on 6 February 2011
There are two annoying things about this book. One is that it has no index, which makes reviewing difficult. Another is that it's set in 8-point Perpetua. I kept reaching for the 'aA' button to make it readable, but alas, this is not a Kindle edition. Publishers commonly resort to setting type down when, despite assiduous editing, the entire text cannot be crammed into the number of pages they feel the subject deserves. In this case, the editing has been far from assiduous, and it seems to me that some slashing at the author's numerous repetitions could easily have pulled it up to a readable 11-point while remaining at 226 pages.
So anyway, Yes. Alexander Thynn, Marquess of Bath, Squire of Longleat. Artist, raconteur, diarist, occasional novelist, drinker of boxed Vin de Pays. Father of two and, in his eightieth year, still having it off with lovely women. "Britain's most controversial aristocrat," says the blurb. Yes indeed.
Unabashed by the absence of any training in psychology or psychiatry, Nesta Wyn Ellis analyses the bitter influences in Thynn's early life. The parental divorce, rejection by his slightly dotty father, rivalry with a younger brother, less-than-hoped-for achievements at Oxford and in the Life Guards. She tells us all this not once but several times over. She clearly spent a great deal of time with her subject, and her diagnosis is "lonely," "insecure."
But of course, as readers we can hardly wait to read about Lord Bath's harem, the famous "wifelets" (75 since he started keeping count) who lodge in Longleat Estate cottages and come to his bed when summoned, sometimes in plurality. Our author does not disappoint, for it seems she can hardly wait to satisfy our curiosity. It is said that Alex Thynn wishes he had not co-operated quite so fully with this particular biographer, and his legal wife, Anna Abigail Gyarmarthy, is profoundly unamused (notwithstanding her own background as a soft-porn actress.)
It struck me that there's something Islamic about the lifesyle, at least as Wyn Ellis interprets it. According to her, his Lordship came to the conclusion in his 20s that women were constitutionally incapable of remaining faithful, and this is of course exactly the reason Islamic society gives for veiling its women. Never mind that, at least in contemporary Britain, there's ample evidence that it's the men who have a hard time declining any opportunity for random bonking. Also, when our author describes meetings between several wifelets, it sounds precisely like the conversation one imagines in some Sultan's harem. Who's the current favourite? Who's the new girl? Who's pissed off and about to flounce out? Who might be pregnant and not yet showing?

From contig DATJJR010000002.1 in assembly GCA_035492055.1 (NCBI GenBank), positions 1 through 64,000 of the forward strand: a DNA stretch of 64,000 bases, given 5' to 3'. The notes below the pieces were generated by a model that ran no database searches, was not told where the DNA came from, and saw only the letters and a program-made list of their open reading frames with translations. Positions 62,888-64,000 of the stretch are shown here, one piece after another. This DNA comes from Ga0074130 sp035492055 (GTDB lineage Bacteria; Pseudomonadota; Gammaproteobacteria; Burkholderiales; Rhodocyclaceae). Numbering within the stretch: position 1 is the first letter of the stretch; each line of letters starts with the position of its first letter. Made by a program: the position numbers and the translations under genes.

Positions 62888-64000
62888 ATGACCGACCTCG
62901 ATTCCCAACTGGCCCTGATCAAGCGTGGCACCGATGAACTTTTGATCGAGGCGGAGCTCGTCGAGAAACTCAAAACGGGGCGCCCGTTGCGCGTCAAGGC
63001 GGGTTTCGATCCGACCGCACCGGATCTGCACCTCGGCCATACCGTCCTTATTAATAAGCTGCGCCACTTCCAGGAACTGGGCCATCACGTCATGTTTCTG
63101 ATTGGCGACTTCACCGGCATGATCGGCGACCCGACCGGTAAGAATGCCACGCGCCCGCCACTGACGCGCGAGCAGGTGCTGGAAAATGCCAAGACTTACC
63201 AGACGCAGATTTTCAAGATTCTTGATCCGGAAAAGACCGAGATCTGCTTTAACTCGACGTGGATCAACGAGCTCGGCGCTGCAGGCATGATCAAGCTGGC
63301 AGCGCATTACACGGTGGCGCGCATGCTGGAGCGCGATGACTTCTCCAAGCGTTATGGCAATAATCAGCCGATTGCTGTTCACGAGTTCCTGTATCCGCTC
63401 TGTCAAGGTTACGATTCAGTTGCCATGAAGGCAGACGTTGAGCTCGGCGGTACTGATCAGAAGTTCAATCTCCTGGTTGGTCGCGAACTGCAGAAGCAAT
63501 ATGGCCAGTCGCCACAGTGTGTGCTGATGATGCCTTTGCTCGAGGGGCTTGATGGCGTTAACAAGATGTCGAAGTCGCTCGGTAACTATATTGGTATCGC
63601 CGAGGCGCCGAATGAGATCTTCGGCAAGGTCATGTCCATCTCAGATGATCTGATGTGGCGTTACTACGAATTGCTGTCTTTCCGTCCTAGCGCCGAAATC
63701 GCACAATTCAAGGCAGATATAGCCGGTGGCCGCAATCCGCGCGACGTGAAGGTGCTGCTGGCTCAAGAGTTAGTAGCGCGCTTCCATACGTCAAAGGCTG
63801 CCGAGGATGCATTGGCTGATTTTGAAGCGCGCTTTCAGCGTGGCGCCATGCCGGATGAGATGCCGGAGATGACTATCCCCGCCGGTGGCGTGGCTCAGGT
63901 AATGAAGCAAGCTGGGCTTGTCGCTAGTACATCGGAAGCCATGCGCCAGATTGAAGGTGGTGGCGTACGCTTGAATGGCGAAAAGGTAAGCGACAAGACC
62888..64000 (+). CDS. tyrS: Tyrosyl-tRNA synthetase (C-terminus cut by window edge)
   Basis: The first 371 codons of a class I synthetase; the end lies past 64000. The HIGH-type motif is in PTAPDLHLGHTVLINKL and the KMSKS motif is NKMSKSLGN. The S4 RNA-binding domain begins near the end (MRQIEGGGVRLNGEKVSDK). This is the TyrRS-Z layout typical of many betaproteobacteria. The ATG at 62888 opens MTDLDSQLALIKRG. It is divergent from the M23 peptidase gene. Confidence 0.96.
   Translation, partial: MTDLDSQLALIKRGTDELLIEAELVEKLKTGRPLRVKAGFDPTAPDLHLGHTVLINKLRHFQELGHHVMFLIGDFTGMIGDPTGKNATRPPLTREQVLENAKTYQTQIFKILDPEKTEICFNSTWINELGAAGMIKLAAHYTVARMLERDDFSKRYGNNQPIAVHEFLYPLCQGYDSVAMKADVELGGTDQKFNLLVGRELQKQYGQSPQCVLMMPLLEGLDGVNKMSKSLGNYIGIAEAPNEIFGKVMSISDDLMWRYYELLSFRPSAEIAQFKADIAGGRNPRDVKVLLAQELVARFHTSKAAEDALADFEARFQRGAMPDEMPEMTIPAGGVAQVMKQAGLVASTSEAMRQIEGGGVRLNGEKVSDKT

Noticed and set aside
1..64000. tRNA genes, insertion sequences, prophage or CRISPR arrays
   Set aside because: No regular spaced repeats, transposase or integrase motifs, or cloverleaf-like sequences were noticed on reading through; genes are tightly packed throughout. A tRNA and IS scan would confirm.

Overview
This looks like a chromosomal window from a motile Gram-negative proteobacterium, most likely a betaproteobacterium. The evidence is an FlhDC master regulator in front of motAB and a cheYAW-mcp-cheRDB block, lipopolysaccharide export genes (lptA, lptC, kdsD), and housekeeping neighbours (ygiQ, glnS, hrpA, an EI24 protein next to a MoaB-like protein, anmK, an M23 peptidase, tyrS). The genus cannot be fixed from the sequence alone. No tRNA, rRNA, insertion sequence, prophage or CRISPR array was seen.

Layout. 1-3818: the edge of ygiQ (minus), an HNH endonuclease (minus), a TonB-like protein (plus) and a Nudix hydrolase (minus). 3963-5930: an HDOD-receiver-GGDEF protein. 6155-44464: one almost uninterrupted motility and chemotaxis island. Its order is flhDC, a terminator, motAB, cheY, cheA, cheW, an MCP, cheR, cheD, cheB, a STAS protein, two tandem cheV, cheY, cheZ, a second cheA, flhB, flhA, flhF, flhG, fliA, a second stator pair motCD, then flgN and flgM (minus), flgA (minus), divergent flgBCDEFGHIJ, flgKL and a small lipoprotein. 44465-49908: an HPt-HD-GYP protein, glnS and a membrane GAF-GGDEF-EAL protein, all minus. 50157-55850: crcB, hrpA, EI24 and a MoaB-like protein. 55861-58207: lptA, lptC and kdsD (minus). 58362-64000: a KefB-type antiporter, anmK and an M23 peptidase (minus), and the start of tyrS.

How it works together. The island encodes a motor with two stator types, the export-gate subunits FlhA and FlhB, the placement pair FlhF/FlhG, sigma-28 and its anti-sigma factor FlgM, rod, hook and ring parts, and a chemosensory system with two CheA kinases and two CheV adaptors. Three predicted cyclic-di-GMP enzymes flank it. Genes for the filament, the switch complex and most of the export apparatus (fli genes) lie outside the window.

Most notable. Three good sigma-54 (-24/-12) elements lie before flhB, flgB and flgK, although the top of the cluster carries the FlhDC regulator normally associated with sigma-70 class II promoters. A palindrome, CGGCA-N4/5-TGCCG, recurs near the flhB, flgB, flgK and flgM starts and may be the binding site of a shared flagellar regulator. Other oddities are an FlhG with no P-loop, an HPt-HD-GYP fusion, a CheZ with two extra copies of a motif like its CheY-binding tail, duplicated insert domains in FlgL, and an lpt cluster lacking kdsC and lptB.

Wyn Ellis describes a Saturday night at Longleat in June 2000, when she and four of the concubines shared a supper.
"Put more than one wifelet together and the topic of conversation is almost certain to focus on other wifelets. Catherine, having been around for several years as a friend before becoming ... a wifelet, had much to impart. She told us that one of the wifelets dating from the early 1980s was a dominatrix who whipped men as a profitable sideline. Does this mean Alexander favours the whiplash? No one admitted to knowing the answer. The women discussed this ex-wifelet for a few minutes. Then they moved on to another wifelet who claims to have been a model but who, Catherine said, was probably making a bit on the side selling sexual favours."
Bitchery, bitchery. Judging by her back-flap picture, Wyn Ellis could herself have been a candidate for, if not outright wifelettery, at least a fling in that huge ancestral bed or in the villa near St. Tropez. Speaking of which, she devotes an incredible 28 pages to a bitch-by-bitch account of a colossal fight she had with wifelet Linda in the latter very desirable location ("I decide to limit my dealings with Linda to minimal civilities".) Linda is portrayed as, in every sense, a rival.
Well, we ask, did she or didn't she? She says no -- but, to misappropriate a famous phrase from an English sex scandal of the '60s, "She would, wouldn't she?"
on 10 December 2011
I nearly gave up on this book at the start, the author spends the first half of the book detailing the Marquess's first love affair, possibly because she thinks it has affected how he had turned out, however she keeps going over and over stuff again and again, however when you get into the second half it does move at faster pace, and was a very interesting book.